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    The video has now been shared in this post on the blog:
    http://bedbugger.com/2015/05/27/bed-bug-snuff-film-from-paul-bello/

    I hope you like it!

    Besides describing Paul's video and embedding it, I also have some photos and information on the spider species involved.

    I encourage people to comment on that blog post also if they are inclined.

    I started and run the site but am "not an expert."
  19. loubugs

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    Posted 4 years ago
    Wed May 27 2015 16:40:41
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    I've never seen a house centipede eat, they're usually too busy darting across the room, and I'm too busy screaming or finding a shoe to smash them with.
    Robinsmom: Leave them alone. They're actually helpful. The front legs are modified to inject venom and the mouthparts are of the chewing variety.

  20. robinsmom

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    Posted 4 years ago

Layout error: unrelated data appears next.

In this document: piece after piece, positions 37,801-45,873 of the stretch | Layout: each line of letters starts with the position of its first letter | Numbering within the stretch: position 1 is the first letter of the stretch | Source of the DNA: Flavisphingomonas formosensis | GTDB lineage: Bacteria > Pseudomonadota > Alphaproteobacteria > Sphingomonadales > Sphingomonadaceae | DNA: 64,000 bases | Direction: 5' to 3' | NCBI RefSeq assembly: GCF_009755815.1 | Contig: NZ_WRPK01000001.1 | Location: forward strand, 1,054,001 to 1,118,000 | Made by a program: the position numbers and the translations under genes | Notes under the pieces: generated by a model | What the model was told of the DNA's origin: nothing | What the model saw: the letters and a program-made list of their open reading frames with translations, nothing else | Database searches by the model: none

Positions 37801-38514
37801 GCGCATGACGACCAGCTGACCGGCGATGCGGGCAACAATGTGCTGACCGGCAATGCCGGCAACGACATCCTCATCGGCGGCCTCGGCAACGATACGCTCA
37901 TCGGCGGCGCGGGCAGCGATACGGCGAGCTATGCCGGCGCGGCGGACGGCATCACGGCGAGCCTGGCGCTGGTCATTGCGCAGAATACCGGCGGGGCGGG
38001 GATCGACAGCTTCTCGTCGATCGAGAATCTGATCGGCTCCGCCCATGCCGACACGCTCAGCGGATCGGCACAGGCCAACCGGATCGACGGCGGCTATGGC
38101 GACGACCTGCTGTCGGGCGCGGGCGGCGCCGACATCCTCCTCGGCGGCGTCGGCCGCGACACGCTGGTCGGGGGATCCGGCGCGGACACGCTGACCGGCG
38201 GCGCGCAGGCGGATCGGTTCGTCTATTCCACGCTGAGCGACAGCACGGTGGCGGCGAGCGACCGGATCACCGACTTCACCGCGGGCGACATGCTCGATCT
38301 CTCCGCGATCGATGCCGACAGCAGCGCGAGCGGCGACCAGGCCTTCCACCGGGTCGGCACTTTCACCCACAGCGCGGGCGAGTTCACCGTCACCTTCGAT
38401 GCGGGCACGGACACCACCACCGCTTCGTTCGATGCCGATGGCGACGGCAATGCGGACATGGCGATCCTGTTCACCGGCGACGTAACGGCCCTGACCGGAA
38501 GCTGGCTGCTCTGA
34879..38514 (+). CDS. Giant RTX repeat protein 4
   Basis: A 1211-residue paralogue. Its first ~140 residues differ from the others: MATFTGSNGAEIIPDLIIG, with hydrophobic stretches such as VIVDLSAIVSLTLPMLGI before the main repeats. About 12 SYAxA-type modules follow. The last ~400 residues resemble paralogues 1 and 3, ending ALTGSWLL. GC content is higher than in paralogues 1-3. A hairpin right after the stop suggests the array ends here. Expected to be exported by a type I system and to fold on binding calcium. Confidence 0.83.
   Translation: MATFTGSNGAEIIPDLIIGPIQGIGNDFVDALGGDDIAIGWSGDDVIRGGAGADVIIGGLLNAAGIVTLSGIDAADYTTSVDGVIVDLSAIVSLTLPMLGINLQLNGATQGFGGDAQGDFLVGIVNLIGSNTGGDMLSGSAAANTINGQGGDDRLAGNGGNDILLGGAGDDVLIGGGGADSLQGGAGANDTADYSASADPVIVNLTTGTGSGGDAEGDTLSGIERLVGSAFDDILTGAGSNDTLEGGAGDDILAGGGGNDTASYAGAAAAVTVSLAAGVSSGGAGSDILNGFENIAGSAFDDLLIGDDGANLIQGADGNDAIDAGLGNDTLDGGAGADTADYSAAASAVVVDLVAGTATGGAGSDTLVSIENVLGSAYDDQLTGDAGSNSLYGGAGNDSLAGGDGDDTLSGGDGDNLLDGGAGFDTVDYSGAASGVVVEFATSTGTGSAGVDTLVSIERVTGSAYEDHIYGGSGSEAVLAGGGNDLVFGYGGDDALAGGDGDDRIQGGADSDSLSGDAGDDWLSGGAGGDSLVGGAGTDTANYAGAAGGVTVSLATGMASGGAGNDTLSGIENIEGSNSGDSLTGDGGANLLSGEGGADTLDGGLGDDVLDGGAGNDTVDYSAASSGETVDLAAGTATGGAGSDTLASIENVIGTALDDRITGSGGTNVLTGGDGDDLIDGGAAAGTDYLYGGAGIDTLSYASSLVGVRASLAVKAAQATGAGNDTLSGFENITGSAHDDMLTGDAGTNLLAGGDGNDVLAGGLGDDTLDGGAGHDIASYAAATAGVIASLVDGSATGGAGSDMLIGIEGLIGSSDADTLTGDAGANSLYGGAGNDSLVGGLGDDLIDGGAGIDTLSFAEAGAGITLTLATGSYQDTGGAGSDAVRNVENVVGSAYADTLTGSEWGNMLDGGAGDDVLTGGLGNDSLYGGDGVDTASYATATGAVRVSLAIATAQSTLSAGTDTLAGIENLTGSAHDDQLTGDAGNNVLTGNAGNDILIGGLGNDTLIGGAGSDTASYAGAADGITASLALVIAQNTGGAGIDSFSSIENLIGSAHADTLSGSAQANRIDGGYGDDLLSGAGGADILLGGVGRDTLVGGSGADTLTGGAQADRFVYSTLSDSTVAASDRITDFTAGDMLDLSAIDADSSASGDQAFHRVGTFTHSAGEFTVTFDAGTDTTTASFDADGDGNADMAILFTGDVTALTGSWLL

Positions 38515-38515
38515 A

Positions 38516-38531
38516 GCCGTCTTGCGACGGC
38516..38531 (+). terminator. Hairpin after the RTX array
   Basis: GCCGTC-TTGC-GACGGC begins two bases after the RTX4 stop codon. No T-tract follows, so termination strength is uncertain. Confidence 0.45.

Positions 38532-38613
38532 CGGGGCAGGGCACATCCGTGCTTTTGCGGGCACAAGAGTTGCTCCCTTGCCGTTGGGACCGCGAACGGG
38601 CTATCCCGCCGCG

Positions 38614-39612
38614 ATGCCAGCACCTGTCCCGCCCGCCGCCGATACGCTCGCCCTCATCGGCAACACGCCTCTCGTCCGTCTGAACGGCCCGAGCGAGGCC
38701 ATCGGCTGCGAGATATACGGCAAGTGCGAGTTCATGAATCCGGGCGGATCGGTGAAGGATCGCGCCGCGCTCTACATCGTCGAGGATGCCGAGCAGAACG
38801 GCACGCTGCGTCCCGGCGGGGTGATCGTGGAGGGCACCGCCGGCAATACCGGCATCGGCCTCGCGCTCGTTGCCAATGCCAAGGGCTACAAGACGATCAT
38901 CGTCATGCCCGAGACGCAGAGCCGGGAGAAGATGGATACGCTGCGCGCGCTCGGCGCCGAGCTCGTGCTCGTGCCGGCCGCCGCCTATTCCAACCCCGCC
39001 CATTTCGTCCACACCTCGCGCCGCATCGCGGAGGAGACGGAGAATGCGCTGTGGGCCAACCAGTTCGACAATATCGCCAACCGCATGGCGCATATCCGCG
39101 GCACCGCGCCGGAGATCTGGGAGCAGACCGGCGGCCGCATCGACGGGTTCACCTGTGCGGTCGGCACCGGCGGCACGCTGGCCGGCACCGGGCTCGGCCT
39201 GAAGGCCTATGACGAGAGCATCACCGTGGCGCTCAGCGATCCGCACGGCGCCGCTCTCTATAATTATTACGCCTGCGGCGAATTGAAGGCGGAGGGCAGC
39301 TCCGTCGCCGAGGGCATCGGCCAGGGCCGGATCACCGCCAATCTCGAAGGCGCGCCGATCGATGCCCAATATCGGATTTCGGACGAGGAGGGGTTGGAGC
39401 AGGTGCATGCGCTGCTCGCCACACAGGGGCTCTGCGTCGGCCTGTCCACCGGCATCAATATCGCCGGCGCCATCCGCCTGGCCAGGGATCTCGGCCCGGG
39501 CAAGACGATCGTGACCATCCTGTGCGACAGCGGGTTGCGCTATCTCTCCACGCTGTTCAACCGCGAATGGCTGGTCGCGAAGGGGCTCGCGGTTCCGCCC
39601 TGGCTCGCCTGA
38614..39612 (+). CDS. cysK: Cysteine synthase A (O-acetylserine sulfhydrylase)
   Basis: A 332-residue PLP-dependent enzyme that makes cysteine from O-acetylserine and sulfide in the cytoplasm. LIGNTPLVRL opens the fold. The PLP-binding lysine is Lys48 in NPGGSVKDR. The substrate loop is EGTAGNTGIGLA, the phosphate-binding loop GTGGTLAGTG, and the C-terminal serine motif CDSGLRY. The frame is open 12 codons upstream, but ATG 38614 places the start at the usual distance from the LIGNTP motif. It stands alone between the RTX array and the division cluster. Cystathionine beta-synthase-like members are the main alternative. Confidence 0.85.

Wed May 27 2015 18:31:29
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    Oh, man that's asking a lot... If I don't kill it, it might crawl on me, or my cat might catch it. And he eats bugs. But I will try. *grimaces*

  21. loubugs

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    Posted 4 years ago
    Fri May 29 2015 11:32:04
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    Either way, the digestive liquids utilized by this spider must work very quickly as there was literally no waste and the entire first bed bug was consumed.
    The second BB was much larger, about 1/3 larger in size, and there were just a few bits remaining.
    Note that our "arena" was a white corning ware type bowl such that any remaining bits, pieces & particles would have been readily visible.
    The spider might retain the bolus of uneaten material (especially if minute quantity) and some time later dispose of it, so that could explain why you didn't see any waste immediately rejected.